Archive-It Blog: Announcing the “Pitch a Collection” Contest Winners. “We are excited to introduce the winners of our first ever Pitch a Collection contest! The selected collections are as diverse as our partners and will ensure the preservation of online content from a variety of under-represented subject areas.” Ooo, you had me at Interactive Fiction Web Archive.
Straits Times: NLB archiving Singapore websites, digital materials. “The National Library Board (NLB) has taken on the enormous task of archiving 180,000 Singapore websites ending with the .sg domain, as well as digital materials published in Singapore. The annually updated National Day Parade website and the Fighting SARS Together! website launched during the Severe Acute Respiratory Syndrome outbreak in 2003 are among the 2,000 websites that have been archived so far.”
Route Fifty: Digital Record Deluge Threatens to Swamp States. “The dramatic growth in digital records produced by state agencies presents significant challenges as archivists seek to preserve the ongoing stream of information for the historical record. There has been a staggering 1,693 percent growth in state and territorial electronic records between 2006 and 2016, according to a new report from national organizations representing state CIOs and archivists. Despite the rapid growth, states’ average spending on archive and records management is just .007 percent of their annual budgets.”
Virginia Memory: Library Makes New Batch Of Emails From Governor Timothy M. Kaine Administration Available Online. “The Library of Virginia is pleased to announce the release of 26,988 emails from the administration of Gov. Timothy M. Kaine (2006-2010). This latest batch comprises emails from individuals in the office of Kaine’s Secretary of Education. Included are the email boxes of Thomas Morris, Judith Heiman, Dietra Trent, Douglas Garcia, Jean Bankos, Kathy Glazer, Kendall Tyree, June Hines, Lorraine Lintecum, and Nicholas Galvin. Since January 2014, the Library has made 183,558 emails from the Kaine administration freely available online to the public.”
MakeUseOf: How to Manage Your Digital Files: 9 Tips and Tools to Keep You Organized. “The internet doesn’t have an operating system. There’s no common dashboard you can log on to and manage your digital life from one place. You’re forced to keep track of multiple accounts, services, and more. So when the time comes for you to locate that specific file or piece of data, you don’t have a ton of options except for manually going through every one of them and hope you find it. You can, though, make that process much less frustrating with third-party tools.”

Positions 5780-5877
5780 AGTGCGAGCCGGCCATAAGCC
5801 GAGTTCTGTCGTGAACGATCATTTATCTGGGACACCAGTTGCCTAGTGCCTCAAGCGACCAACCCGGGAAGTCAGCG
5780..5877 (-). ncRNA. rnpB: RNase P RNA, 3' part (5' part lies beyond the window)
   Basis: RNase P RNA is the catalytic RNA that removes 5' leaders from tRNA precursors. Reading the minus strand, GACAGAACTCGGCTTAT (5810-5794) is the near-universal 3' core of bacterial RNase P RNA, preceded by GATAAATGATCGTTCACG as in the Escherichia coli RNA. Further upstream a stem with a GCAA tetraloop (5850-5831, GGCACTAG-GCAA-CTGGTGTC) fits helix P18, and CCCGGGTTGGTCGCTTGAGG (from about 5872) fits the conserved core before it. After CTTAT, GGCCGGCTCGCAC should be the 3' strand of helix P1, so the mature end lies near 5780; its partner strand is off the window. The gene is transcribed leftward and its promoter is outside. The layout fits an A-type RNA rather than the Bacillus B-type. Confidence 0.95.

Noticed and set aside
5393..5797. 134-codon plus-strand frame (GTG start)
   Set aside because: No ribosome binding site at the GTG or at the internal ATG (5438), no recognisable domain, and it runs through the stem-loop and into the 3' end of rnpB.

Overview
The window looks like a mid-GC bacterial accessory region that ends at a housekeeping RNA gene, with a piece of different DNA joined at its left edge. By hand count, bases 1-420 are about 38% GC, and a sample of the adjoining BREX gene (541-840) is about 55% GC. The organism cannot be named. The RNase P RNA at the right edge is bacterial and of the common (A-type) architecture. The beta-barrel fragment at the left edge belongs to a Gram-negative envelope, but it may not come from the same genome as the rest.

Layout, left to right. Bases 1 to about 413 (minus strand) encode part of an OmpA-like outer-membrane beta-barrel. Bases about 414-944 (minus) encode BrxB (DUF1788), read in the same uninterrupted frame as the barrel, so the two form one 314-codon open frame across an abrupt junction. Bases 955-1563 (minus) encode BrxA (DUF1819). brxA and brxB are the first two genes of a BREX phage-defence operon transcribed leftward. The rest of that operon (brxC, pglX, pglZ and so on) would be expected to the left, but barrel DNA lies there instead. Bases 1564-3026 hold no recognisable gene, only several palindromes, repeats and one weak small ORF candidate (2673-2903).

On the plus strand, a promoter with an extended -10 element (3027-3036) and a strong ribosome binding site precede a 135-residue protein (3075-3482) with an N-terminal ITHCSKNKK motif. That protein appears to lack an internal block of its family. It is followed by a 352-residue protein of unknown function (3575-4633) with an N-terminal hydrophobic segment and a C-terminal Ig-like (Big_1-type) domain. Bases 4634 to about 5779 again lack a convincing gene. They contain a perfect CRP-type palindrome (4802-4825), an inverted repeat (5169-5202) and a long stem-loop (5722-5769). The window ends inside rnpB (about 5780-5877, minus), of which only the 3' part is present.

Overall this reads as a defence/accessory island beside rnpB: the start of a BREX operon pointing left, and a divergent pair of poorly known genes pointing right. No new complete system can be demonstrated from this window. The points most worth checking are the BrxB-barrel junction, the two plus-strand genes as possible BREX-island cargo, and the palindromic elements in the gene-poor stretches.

Ars Technica: The Internet’s keepers? “Some call us hoarders—I like to say we’re archivists”. “As much as subscription services want you to believe it, not everything can be found on Amazon or Netflix. Want to read Brett Kavanaugh buddy Mark Judge’s old book, for instance (or their now infamous yearbook even)? Curious to watch a bunch of vintage smoking ads? How about perusing the largest collection of Tibetan Buddhist literature in the world? There’s one place to turn today, and it’s not Google or any pirate sites you may or may not frequent.”
Ars Technica: ROM sites are falling, but a legal loophole could save game emulation. “From a legal standpoint, it’s hard to defend sites that revolve around unlimited downloads of copyrighted games. As attorney Michael Lee put it in a recent blog post, “this is classic infringement; there is no defense to this, at all.” But as Video Game History Foundation founder Frank Cifaldi tweeted, ‘there is no alternative BUT piracy for, like, 99 percent of video game history’ due to ‘the completely abysmal job the video game industry has done keeping its games available.'”